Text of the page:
Those of you who have been readers of Politics and Other Stuff over the past nearly six years know that the banner of this blog includes a beautiful picture of the United States Capitol on a sunny day. Even though I have written many posts about state and local government and politics I chose the Capitol for the banner picture because I believe that the building symbolically represents American “small-d” democracy.
Many of us may not have seen coming what happened at the nation’s Capitol, but when you think about it, the insurrection was just the natural conclusion of what we have lived through for the past four years. The hate, criminality, and disrespect for the rule of law shown and encouraged by Donald J. Trump and his followers have come home to roost.
We have had someone (actually, many someones) in the White House for the last four years operating with sinister motives designed either to enrich themselves financially or politically, or to serve the purposes of such people as Vladimir Putin. Last week made it clear that they really thought it could go on forever.
Watching Trumpkins scurrying from the sinking Trump ship over the past few days has been amusing. Amusing, that is, until you think about all the damage and all the hate that those people aided and abetted for four years.
It’s also interesting to watch other enablers suddenly start preaching from a Democratic hymnal. Trump supporter Rupert Murdock’s Wall Street Journal described the desecration of the Capitol as follows:
In concise summary, on Wednesday the leader of the executive branch incited a crowd to march on the legislative branch. The express goal was to demand that Congress and Vice President Mike Pence reject electors from enough states to deny Mr. Biden an Electoral College victory. When some in the crowd turned violent and occupied the Capitol, the President caviled and declined for far too long to call them off. When he did speak, he hedged his plea with election complaint.
This was an assault on the constitutional process of transferring power after an election. It was also an assault on the legislature from an executive sworn to uphold the laws of the United States. This goes beyond merely refusing to concede defeat. In our view it crosses a constitutional line that Mr. Trump hasn’t previously crossed. It is impeachable.
This is how enabler Chris Christie explained things with reference to Trump: “His conduct over the last eight weeks has been injurious to the country and incredibly harmful to the party.”
What we saw last week was a series of seditious acts by Trump, his two oldest sons, the ever-disgusting Rudy Guiliani and assorted other minions. At their “rally” on January 6 they incited rioting. Here is a handy reference from 18 U.S.C. Section 2383 for those following from home: “Whoever incites, sets on foot, assists, or engages in any rebellion or insurrection against the authority of the United States or the laws thereof, or gives aid or comfort thereto, shall be fined under this title or imprisoned not more than ten years, or both; and shall be incapable of holding any office under the United States.”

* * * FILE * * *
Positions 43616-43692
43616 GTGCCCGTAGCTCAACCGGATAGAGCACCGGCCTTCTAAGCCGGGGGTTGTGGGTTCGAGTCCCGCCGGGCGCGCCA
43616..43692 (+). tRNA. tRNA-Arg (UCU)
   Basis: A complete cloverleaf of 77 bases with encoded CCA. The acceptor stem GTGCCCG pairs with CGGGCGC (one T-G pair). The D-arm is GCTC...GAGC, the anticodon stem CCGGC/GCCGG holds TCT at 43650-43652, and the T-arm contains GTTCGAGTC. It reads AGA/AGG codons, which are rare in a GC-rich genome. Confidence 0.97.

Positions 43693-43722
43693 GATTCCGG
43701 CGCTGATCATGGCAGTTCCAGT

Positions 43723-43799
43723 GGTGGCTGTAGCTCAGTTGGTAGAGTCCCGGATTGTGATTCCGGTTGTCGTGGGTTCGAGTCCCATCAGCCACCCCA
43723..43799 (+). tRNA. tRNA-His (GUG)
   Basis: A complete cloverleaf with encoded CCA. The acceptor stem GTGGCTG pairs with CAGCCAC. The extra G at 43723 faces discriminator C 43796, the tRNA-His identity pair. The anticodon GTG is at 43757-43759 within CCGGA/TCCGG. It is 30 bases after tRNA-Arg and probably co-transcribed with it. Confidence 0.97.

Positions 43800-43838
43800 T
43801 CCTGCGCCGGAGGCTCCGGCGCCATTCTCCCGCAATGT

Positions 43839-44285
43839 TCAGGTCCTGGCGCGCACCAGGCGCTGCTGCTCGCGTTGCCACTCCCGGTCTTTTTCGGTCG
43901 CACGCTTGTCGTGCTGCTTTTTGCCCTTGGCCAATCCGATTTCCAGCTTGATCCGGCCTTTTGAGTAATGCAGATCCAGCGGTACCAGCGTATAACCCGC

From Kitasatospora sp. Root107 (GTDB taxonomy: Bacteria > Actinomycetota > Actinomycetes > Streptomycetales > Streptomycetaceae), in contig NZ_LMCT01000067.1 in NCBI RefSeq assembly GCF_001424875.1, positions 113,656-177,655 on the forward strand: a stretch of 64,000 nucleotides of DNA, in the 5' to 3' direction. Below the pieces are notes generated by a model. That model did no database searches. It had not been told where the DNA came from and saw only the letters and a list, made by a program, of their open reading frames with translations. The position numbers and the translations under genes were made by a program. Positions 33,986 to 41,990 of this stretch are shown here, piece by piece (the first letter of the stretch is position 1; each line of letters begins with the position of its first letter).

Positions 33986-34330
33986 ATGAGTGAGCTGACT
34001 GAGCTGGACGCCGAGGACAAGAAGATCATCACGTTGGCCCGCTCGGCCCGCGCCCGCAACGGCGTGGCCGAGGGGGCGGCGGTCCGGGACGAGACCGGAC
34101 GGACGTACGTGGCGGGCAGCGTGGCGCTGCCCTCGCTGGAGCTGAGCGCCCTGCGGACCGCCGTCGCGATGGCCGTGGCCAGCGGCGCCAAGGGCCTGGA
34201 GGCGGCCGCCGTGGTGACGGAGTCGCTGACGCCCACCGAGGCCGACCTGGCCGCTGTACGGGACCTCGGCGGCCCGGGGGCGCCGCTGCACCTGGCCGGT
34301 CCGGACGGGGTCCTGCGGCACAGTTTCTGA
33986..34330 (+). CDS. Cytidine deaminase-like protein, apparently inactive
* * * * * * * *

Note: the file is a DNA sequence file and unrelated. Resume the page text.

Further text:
The performances of Trump and company were acts of sedition. They should all be prosecuted for the death and destruction they encouraged and led as they egged on their followers to march on the Capitol and fight. “Trial by combat” is how Guiliani phrased it. So much for Trump’s “law and order” claims.
After the disaster some Republicans had an Epiphany – how ironic that it occurred on the Feast of the Epiphany. Too little, too late. It’s the extreme example of the Pottery Barn rule: “you break it, you own it.”
Calls for Trump’s resignation for his role in inciting a riot and insurrection, or to invoke the 25th Amendment, or even for his second impeachment are likely to end in nothing conclusive being done. As tempting as it is to see him impeached again, which would remove him from a future run for office, prohibiting him from running for office again would only facilitate slimy characters such as Ted Cruz and Josh Hawley in their quest to become the next Republican Trump.
The sedition extends much further into the Republican Party. The 140 House members led by their leader, Kevin McCarthy, and the 13 senators who challenged the legitimate, fact based, judicial and administrative system tested results of the election all need to be singled out for their behavior which egged on the terrorists who stormed the Capitol.
Locally we can include Congressman Chris Jacobs in the Hall of Shame. It is hard to top the Buffalo News’ characterization of Jacobs as a “coward” and a “liar.” He should resign, like the other Congressmen Chris’s who previously represented that district. That’s unlikely, and reapportionment of congressional seats in 2022 will, in any case, remove the district and place Jacobs in a district where voters will not take kindly to someone who continues to sympathize with Donald Trump and who describes the rioters as “protesters.”
Drilling down further, we recently observed the example of the Republican Town Chairman of Aurora, Earl Jann, telling us that he is recruiting town candidates who are “opposed to multiculturalism, including identity politics and socialism/communism as we believe these policies are responsible for dividing our country.” No Earl, “multiculturalism,” as you describe it, did not divide the country. Our divisions have unfortunately existed for a long time in this country but it took your party’s leader, Donald J. Trump, to legitimize and make it acceptable to promote and exploit those divisions.
What happened to America on January 6, 2021 will be burned into the nation’s consciousness for a long time to come. The images we all watched for hours on that day of the terrorist attack on the Capitol will not be shuffled into the dustbin of history. The Trump-led and Republican-supported insurrection against American democracy will and should haunt its enablers forever.